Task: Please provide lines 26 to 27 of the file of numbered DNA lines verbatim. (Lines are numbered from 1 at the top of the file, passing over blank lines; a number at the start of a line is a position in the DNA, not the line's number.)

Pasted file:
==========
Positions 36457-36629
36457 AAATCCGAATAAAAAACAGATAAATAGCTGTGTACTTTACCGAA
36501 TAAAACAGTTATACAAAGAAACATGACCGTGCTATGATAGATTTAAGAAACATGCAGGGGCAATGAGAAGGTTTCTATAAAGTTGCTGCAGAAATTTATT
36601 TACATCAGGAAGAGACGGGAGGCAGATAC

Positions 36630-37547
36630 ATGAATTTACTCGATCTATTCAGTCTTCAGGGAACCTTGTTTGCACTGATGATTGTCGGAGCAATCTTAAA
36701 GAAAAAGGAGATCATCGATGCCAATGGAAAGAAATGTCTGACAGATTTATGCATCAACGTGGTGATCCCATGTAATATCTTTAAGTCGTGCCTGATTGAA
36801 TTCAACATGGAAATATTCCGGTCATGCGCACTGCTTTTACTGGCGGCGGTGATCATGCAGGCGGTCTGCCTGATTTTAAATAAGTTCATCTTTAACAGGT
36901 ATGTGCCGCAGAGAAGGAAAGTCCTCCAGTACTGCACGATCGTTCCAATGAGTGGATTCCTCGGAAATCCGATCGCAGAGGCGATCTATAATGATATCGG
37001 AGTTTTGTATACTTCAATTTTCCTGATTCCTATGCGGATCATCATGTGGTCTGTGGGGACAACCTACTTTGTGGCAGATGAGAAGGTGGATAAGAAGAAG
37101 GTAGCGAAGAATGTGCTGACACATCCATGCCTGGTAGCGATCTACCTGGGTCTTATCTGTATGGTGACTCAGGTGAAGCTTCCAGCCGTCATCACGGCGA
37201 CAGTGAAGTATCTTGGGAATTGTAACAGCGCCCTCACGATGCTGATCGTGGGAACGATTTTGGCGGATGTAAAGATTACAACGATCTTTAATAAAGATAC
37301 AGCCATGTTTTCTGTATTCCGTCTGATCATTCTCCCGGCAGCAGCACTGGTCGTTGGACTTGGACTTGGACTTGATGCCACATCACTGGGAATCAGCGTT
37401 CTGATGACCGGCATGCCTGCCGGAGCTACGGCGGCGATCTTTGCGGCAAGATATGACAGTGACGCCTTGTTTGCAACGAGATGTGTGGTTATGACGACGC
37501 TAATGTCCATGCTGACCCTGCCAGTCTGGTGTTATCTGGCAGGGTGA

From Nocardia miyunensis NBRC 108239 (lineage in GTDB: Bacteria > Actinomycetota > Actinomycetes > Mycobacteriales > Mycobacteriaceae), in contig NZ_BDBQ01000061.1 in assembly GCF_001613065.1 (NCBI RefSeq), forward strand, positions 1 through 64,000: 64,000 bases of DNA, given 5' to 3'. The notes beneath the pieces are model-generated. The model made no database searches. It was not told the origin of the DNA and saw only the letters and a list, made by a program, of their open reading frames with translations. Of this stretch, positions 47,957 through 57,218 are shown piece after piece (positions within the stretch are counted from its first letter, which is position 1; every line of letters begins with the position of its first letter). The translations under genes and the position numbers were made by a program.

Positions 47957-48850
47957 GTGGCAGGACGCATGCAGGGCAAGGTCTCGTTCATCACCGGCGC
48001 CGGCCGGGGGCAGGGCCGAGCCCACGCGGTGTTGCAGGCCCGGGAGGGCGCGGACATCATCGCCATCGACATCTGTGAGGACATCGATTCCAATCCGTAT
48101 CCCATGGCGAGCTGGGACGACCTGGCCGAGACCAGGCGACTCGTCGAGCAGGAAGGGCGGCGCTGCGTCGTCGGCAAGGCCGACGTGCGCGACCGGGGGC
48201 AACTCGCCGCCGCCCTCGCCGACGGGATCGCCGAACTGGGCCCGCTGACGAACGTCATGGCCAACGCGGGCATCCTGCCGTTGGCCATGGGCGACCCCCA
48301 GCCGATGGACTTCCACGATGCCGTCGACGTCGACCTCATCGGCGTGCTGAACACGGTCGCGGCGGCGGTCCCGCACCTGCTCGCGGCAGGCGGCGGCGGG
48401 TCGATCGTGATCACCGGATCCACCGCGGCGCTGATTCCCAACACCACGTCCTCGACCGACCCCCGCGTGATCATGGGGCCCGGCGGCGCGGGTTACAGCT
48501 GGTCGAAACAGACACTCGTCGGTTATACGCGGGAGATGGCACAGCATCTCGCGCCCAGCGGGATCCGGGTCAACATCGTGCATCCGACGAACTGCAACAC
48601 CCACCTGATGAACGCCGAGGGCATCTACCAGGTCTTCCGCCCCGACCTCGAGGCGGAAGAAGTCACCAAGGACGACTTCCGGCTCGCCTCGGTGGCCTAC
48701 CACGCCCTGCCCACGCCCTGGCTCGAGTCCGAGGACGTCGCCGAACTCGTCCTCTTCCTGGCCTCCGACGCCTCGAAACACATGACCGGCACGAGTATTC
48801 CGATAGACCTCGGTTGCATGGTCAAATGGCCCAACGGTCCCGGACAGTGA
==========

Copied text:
48701 CACGCCCTGCCCACGCCCTGGCTCGAGTCCGAGGACGTCGCCGAACTCGTCCTCTTCCTGGCCTCCGACGCCTCGAAACACATGACCGGCACGAGTATTC
48801 CGATAGACCTCGGTTGCATGGTCAAATGGCCCAACGGTCCCGGACAGTGA